Python is seen as the best alternative according to data scientists who use the Julia programming language for big data and analytics. If Julia did not exist, they would choose Python. Developer Julia Computing concludes this in its most recent annual study on the use, advantages and disadvantages of Julia.
Julia is an open-source programming language widely used by data scientists. The programming language is suitable for writing algorithms for high-performance technical computing and data science applications such as big data and analytics. Julia makes it possible to do large calculations simple, fast, scalable and accurate. The programming language also provides capacity and productivity for this purpose.
Python is popular
Every year Julia examines the satisfaction of its end-users and tests how the programming language compares to its closest competitors. The 2020 survey shows that data scientists would use Python programming language if Julia were unavailable. More than 75 percent of the respondents chose Pyhton as their favourite alternative.
The main reasons for users to choose Python is the fact that the programming language is most suitable for developing machine learning algorithms. There are also many Python modules available that can help data scientist with their algorithms. Besides Python, data scientists also choose the programming languages C++, MATLAB, R, C, Fortran, Bash/Shell/PowerShell and Mathematics as an alternative to Julia.
In the research, Julia Computing’s specialists also looked at what advantages end users have with the use of the programming language. End-users are especially happy with Julia because they find it faster than Python and R for big data analytics. Moreover, they are very pleased with the speed, performance, ease of use and open-source status.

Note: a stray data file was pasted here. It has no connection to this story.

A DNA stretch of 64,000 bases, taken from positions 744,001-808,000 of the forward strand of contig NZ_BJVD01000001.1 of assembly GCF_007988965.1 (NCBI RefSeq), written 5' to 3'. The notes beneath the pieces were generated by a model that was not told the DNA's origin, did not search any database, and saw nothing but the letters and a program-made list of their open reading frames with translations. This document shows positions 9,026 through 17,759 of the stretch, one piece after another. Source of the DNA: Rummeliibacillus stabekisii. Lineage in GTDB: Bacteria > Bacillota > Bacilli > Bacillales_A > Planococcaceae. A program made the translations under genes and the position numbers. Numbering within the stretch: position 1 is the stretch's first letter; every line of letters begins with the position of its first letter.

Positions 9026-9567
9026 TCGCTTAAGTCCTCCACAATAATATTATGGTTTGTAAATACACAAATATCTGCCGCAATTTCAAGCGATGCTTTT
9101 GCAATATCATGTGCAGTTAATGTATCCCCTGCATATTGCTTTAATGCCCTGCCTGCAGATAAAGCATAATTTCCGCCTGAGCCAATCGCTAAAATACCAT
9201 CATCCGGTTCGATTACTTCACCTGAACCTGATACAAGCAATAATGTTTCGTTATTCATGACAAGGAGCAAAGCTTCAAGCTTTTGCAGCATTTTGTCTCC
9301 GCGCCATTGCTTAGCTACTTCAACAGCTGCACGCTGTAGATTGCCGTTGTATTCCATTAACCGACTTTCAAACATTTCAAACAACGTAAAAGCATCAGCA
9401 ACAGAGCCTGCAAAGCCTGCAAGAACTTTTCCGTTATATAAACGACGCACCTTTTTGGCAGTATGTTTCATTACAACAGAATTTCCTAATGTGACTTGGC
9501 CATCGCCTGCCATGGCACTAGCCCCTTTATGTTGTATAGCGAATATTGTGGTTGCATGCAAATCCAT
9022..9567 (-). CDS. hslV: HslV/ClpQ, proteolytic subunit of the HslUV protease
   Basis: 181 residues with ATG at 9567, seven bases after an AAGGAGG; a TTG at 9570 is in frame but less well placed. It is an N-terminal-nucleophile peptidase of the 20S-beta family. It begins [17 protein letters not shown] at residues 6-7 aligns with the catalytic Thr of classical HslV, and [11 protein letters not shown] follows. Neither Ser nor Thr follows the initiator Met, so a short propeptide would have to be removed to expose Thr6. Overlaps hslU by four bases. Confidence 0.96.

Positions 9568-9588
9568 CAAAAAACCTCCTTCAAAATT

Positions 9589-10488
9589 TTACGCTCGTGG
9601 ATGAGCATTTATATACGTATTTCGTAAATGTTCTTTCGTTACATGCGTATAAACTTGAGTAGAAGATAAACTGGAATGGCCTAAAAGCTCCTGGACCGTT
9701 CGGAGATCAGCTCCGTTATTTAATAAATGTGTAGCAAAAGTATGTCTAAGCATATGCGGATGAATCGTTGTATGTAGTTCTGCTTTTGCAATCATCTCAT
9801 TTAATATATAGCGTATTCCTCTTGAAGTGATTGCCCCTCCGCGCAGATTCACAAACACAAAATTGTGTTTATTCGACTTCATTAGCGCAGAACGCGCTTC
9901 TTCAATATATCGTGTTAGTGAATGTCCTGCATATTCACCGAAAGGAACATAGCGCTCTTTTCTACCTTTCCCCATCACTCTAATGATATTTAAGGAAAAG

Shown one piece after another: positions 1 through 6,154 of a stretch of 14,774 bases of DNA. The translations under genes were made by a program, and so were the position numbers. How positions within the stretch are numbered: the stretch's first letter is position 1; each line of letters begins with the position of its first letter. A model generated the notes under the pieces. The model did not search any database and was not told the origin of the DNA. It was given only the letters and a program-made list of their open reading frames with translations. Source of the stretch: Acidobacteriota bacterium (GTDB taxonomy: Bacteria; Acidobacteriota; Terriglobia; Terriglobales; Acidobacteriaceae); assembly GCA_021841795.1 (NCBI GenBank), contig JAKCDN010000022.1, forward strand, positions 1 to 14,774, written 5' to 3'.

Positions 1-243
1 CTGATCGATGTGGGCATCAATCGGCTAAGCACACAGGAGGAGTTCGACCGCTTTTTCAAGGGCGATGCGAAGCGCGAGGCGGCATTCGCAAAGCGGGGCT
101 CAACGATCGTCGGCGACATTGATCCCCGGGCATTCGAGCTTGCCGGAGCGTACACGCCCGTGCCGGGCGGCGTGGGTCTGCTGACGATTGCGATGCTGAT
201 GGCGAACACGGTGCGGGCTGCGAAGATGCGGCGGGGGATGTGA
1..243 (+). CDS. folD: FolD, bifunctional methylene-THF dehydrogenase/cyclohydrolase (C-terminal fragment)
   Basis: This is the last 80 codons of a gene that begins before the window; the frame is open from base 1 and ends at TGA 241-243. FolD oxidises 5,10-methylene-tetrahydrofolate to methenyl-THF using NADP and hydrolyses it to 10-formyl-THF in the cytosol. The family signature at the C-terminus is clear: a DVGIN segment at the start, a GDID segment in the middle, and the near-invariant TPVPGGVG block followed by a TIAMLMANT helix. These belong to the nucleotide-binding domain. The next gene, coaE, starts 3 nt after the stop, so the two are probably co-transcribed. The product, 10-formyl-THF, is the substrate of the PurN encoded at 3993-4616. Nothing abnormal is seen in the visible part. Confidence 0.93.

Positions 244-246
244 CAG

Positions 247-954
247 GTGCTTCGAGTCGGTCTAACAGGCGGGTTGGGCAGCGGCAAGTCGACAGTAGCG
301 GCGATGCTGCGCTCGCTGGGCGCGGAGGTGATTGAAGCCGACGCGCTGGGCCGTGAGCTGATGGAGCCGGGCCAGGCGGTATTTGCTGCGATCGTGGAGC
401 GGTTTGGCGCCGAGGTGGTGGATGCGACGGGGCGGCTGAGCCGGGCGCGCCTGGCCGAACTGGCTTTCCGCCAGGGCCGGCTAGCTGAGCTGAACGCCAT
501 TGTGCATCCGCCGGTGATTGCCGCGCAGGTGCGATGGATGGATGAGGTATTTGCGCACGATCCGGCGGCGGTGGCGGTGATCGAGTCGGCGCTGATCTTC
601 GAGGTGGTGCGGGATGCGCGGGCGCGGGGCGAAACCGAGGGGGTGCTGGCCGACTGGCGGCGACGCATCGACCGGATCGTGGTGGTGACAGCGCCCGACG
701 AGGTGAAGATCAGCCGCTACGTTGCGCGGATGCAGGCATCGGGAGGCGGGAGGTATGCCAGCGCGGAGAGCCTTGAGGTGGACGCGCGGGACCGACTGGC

End-users also mentioned a number of non-technical advantages. These include the free availability, the presence of an active community of end-users and that the programming language is available under an MIT license.
Disadvantages of Julia
Where there are advantages, there are of course also disadvantages. Julia Computing found in the research now released that end-users find that Julia generates the first plot too slowly and has slow compile times. In addition, end-users feel that the packages are not mature enough yet, unlike the Python ecosystem, and that developers cannot create self-contained binaries or libraries. Respondents also feel that the adoption of the programming language is still lacking. This is mainly due to the fact that colleagues often use other languages.
In short, Julia is in good shape as a programming language for data scientists, but it still has a lot to gain.